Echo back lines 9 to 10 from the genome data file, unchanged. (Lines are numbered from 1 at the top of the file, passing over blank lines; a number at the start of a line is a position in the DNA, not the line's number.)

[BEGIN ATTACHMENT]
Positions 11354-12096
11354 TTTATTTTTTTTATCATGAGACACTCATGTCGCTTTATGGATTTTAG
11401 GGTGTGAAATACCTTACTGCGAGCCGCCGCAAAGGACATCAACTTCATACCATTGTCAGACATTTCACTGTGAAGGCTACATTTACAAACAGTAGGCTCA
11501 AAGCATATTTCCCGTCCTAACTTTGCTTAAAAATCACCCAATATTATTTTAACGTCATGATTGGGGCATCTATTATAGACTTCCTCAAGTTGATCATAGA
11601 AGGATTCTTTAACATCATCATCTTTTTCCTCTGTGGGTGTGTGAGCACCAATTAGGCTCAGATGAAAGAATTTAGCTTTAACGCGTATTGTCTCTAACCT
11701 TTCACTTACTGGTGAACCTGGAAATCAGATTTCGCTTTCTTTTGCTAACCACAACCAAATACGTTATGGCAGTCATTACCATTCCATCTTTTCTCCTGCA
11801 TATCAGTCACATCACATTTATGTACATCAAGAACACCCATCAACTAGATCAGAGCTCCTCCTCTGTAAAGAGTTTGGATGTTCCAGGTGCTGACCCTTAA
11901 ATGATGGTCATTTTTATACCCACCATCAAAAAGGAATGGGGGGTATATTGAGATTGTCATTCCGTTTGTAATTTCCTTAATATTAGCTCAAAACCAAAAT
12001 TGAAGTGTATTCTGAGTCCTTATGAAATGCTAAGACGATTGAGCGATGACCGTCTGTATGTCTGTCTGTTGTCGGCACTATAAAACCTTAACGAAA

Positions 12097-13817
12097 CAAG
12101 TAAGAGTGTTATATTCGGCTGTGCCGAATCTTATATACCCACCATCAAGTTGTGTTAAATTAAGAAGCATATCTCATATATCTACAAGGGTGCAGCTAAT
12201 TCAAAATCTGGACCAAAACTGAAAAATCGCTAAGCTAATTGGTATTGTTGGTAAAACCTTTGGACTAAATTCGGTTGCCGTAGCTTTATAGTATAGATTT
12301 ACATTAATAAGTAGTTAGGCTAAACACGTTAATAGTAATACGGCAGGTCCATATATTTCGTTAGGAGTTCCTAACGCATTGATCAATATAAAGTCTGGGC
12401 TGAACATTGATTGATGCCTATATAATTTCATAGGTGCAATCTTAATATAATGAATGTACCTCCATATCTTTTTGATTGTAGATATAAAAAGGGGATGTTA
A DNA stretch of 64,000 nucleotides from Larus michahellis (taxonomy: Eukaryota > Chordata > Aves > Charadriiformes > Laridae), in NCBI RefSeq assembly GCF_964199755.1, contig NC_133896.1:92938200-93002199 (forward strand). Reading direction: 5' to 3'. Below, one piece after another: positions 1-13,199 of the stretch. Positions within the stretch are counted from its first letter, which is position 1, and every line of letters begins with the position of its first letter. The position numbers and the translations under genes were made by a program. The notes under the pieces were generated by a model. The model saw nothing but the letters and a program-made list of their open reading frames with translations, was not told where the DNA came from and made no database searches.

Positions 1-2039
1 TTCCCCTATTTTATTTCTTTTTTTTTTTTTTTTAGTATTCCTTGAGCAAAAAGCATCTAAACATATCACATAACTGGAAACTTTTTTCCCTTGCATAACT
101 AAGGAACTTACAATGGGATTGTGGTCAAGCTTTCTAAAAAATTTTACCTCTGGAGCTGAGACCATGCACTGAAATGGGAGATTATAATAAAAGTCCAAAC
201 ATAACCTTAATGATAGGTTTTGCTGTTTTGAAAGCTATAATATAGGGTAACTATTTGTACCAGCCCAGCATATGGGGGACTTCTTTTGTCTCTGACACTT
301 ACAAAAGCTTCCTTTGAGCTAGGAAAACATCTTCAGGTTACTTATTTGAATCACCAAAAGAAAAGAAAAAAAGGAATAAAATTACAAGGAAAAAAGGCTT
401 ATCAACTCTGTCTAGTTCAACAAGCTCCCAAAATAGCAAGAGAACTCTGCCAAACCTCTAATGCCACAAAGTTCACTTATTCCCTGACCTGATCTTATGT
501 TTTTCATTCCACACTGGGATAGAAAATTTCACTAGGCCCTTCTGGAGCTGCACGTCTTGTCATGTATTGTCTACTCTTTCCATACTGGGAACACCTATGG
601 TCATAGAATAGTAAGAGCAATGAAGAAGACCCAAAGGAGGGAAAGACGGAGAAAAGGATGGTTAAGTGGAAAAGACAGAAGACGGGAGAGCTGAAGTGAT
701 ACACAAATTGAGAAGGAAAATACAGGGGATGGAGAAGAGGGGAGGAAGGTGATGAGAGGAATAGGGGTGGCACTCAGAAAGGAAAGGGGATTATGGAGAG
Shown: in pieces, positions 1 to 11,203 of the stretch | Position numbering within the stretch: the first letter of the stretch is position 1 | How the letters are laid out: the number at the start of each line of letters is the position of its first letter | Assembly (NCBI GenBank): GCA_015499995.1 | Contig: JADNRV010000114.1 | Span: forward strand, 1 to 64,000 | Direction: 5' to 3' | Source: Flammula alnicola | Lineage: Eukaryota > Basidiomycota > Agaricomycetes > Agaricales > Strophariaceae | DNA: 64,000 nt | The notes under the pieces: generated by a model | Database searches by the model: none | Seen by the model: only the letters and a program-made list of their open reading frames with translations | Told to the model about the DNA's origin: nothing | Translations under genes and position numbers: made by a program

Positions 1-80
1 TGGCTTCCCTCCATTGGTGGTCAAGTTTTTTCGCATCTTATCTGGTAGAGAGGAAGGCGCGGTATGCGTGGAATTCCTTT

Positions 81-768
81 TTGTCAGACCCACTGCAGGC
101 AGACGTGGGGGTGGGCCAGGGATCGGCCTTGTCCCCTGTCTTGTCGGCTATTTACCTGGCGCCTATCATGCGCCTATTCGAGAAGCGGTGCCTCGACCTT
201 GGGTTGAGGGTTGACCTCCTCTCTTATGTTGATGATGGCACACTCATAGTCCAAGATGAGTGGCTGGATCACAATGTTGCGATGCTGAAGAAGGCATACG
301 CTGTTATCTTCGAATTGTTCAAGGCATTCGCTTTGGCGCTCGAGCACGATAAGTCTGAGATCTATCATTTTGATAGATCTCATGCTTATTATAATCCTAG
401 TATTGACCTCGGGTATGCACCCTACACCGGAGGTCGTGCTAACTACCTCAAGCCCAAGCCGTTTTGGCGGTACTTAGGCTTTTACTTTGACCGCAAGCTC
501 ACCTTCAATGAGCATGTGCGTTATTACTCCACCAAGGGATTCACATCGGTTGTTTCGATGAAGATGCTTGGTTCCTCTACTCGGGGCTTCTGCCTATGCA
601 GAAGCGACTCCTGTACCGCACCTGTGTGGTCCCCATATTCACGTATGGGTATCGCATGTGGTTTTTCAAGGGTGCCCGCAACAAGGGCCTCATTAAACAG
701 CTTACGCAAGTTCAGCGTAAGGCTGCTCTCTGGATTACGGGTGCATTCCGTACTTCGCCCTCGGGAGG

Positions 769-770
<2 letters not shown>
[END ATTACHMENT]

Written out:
12001 TGAAGTGTATTCTGAGTCCTTATGAAATGCTAAGACGATTGAGCGATGACCGTCTGTATGTCTGTCTGTTGTCGGCACTATAAAACCTTAACGAAA

Positions 12097-13817